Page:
• Deliver the training to the selected participants through the online platform.
    • Convene participants together in Nepal for a three-day training conference that includes sessions jointly administered by American, Indian, and Pakistani experts on reconciliation, shared history, conflict mediation, and facing and countering stereotypes. Sessions should critically examine how mass media covers India-Pakistan-U.S. relations and example bias and misinformation in the media.
    • Arrange all travel, accommodation, and workshop-related logistics for the three-day training conference in the third-country location, to serve as the conclusion of formal training on digital storytelling.
    • Facilitate participants to form cross-border groups with a mix of skill sets, for Phase III’s collaborative filmmaking project, including theme identification, and a draft production plan for their digital story.
    • Announce and explain the small grants program available for Phase III.
  • Phase III: Collaborative Filmmaking Small Grants Program
    • Announce the small grants ($5000-7000 per group recommended) available to participants to work on their India-Pakistan Digital Stories after submission of their storyboard/proposal/idea, along with the screenings in their local communities. A minimum of seven digital stories should be produced.
    • Measure progress through a milestone schedule developed as part of the small grants’ application process.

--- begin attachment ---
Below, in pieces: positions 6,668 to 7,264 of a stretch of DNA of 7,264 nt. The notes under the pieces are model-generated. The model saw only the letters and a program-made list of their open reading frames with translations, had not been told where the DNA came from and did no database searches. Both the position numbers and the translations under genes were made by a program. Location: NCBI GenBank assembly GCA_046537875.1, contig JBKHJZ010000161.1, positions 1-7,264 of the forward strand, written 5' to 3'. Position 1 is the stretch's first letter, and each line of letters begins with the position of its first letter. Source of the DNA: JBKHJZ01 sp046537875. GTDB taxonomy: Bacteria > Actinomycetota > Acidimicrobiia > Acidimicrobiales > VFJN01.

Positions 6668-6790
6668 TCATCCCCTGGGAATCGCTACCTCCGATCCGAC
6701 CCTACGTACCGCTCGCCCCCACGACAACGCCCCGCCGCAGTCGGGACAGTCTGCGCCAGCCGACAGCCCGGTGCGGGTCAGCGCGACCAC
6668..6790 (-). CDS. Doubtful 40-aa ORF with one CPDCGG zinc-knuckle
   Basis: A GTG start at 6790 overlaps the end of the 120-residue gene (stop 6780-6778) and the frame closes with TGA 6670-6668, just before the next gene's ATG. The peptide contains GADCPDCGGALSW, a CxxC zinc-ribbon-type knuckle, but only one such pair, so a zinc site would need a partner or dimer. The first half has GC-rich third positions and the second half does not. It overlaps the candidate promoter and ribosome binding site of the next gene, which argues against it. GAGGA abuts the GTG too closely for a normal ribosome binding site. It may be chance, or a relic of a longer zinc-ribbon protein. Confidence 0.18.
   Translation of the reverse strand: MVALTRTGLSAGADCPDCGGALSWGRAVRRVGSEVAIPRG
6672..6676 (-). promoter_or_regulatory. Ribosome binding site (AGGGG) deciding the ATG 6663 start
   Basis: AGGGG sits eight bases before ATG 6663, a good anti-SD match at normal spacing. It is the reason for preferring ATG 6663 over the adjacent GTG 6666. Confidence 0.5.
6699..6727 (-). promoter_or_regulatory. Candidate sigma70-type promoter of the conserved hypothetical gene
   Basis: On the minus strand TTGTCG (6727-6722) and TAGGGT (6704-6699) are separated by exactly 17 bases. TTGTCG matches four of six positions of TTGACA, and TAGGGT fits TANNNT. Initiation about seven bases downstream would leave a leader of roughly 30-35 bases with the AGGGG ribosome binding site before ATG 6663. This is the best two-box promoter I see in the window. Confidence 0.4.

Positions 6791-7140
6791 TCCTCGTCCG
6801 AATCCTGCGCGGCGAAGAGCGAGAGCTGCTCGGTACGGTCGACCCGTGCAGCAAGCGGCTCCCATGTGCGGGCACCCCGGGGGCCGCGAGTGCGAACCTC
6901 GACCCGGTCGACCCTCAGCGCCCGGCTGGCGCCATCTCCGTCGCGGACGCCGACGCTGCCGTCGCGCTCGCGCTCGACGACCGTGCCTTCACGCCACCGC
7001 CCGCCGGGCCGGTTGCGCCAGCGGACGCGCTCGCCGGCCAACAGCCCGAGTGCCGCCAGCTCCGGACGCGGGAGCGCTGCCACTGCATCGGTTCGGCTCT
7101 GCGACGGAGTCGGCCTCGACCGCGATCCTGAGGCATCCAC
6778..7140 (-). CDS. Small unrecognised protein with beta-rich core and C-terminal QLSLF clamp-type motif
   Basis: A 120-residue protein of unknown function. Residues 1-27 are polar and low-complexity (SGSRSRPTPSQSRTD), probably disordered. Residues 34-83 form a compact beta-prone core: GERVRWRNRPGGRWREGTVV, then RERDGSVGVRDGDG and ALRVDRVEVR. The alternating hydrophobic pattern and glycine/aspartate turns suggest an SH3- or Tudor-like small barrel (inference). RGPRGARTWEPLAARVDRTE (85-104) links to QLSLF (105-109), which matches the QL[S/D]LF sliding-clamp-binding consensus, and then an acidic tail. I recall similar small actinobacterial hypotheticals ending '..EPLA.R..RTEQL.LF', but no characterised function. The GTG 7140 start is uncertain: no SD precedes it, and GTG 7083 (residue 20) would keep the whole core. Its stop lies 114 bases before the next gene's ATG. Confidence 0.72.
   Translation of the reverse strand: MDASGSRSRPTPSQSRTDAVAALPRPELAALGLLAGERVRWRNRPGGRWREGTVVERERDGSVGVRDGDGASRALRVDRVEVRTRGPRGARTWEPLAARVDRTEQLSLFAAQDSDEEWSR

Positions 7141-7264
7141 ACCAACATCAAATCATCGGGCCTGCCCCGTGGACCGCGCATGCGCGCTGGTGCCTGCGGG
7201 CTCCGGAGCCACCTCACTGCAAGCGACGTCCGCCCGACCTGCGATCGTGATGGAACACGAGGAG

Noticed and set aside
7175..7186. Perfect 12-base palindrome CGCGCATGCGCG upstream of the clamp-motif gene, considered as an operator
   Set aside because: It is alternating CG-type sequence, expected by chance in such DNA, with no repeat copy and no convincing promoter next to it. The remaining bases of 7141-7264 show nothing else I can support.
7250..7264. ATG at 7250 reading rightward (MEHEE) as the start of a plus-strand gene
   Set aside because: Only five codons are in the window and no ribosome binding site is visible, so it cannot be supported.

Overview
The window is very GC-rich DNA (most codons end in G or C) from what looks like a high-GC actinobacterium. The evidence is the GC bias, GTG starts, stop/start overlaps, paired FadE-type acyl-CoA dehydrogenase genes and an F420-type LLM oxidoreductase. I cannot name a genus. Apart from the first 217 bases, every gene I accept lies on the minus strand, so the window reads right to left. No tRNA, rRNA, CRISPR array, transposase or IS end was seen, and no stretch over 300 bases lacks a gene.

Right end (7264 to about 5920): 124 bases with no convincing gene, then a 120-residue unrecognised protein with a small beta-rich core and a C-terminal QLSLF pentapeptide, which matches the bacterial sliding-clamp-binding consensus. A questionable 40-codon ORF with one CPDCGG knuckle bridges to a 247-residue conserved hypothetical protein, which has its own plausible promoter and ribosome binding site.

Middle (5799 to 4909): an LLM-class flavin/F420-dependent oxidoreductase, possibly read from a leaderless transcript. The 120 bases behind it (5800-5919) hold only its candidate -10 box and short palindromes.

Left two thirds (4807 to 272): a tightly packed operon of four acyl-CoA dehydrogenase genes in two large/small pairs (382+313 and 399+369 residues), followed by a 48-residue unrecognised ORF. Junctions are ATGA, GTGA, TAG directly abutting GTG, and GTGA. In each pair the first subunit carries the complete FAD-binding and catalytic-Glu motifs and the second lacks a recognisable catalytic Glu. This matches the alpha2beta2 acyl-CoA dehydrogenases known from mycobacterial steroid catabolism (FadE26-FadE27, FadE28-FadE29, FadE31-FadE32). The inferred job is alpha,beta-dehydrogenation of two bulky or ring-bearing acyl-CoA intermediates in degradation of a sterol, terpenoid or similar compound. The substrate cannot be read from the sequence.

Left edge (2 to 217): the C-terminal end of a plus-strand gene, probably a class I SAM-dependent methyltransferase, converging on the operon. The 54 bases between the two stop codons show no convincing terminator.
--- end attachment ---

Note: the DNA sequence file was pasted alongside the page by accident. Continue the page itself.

• Reengage Indian, Pakistani and American experts to reinforce post-production skills and offer mentorship in the film development process, with a focus on connecting participants with television and digital media to air final products. Mentors and participants will be matched based on desired skill development and thematic interests.
  • Phase IV: Film Screenings
    • Organize a one-day film festival in Dubai where all seven digital stories will be screened in presence of Pakistani and India audiences, and representatives of prominent media organizations from Pakistan and India, with participants in attendance.
    • Facilitate participants in organizing film screenings in their regions of residence and/or work, as appropriate, to reach out to audiences from backgrounds and regions that are prone to believing and acting based on the negative narratives about the other country.

PAS Karachi would like proposals to consider the following recommended timeline:

  • Phase I: October 2020—March 2021
  • Phase II: March—April 2021
  • Phase III: April—May 2021
  • Phase IV: June—September 2021

 

Eligibility
  • Eligibility is open to international and Pakistan-based non-profit organizations. Organizations may sub-award or sub-contract with other entities, but only one non-profit organization can be the prime recipient of the award. Pakistan government entities are not eligible to apply.
  • For-profit entities are not eligible to be the prime recipient of an award under this NOFO. When subawarding or sub-contracting with other entities, the responsibilities of each entity must be clearly defined in the proposal.
  • The applicants must submit proof of their non-profit status with their proposal submission (e.g. proof of 501(c) (3) status, Pakistan NGO license). Applications that do not include proof of non-profit status will not be considered for an award. Individuals are not eligible for an award under this NOFO.
  • U.S.-based or registered organizations should provide proof of registration to operate in Pakistan or have a documented agreement with a partner organization registered to operate in Pakistan.
How to Apply

For more information, visit Grants.gov.